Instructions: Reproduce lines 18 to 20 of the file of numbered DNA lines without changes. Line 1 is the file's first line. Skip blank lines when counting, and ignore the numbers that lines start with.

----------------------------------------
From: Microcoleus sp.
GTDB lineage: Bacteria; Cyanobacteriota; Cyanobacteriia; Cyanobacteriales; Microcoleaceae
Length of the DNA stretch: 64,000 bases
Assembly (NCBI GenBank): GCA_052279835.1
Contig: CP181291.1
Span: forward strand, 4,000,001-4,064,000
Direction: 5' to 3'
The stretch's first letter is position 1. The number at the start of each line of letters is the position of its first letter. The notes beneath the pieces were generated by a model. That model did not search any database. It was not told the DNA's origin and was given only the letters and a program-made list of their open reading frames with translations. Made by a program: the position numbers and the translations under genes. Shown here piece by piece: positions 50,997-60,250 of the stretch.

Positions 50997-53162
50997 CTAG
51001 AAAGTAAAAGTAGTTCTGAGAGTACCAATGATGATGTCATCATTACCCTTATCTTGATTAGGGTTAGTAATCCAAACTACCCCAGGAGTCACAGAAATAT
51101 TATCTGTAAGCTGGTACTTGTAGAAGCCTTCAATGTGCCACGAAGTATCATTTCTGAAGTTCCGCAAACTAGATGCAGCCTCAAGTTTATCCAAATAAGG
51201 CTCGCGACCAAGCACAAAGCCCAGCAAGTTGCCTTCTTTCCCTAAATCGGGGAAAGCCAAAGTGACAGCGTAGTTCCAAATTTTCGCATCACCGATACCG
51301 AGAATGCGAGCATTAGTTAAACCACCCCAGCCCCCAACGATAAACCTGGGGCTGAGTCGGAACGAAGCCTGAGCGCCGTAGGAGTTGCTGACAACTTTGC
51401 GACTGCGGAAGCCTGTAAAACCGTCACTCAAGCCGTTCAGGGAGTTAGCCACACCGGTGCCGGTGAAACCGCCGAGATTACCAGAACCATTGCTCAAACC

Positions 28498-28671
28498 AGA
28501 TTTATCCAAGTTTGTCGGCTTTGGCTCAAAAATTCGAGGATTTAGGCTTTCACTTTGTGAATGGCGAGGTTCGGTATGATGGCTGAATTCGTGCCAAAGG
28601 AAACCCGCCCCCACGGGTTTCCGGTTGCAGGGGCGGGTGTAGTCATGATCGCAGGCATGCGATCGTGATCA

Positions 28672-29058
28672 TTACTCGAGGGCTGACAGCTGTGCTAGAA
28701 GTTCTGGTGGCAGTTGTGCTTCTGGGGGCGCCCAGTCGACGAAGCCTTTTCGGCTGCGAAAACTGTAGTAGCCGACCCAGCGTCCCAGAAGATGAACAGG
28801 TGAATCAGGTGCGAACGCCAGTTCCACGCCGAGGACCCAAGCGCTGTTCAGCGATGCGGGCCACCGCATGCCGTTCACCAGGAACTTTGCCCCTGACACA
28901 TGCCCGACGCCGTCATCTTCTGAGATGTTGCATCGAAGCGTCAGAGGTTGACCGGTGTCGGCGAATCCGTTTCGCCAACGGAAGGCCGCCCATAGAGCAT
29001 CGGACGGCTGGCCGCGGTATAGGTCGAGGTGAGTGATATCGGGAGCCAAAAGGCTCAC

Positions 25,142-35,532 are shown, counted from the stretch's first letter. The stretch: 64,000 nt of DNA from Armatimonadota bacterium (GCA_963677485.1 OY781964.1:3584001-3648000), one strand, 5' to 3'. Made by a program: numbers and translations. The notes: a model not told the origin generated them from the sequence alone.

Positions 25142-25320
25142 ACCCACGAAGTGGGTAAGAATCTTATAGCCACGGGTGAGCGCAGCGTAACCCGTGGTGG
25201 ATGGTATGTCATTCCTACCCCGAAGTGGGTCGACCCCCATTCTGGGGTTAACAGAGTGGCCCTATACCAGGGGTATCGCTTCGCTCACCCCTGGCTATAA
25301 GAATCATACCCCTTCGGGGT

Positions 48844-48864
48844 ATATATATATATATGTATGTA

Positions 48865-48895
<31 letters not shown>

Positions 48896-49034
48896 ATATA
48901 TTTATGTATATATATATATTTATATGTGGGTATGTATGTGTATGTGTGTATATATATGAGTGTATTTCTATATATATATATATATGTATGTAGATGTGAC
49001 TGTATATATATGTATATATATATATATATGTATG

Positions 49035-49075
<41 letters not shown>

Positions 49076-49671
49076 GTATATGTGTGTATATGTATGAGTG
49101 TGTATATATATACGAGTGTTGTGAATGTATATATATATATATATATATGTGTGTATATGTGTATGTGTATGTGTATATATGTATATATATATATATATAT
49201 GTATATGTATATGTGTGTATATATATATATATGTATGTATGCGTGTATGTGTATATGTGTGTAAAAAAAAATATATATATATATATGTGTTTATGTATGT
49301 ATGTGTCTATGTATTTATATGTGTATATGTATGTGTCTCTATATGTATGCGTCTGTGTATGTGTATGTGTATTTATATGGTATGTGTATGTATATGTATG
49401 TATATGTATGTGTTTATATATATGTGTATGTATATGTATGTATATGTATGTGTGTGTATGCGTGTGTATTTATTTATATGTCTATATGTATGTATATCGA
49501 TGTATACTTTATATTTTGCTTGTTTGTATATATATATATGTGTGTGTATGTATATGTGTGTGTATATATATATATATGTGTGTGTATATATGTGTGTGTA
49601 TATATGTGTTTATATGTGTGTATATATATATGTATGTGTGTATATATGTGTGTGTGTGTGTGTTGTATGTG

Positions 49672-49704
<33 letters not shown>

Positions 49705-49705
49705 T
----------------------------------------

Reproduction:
28501 TTTATCCAAGTTTGTCGGCTTTGGCTCAAAAATTCGAGGATTTAGGCTTTCACTTTGTGAATGGCGAGGTTCGGTATGATGGCTGAATTCGTGCCAAAGG
28601 AAACCCGCCCCCACGGGTTTCCGGTTGCAGGGGCGGGTGTAGTCATGATCGCAGGCATGCGATCGTGATCA

Positions 28672-29058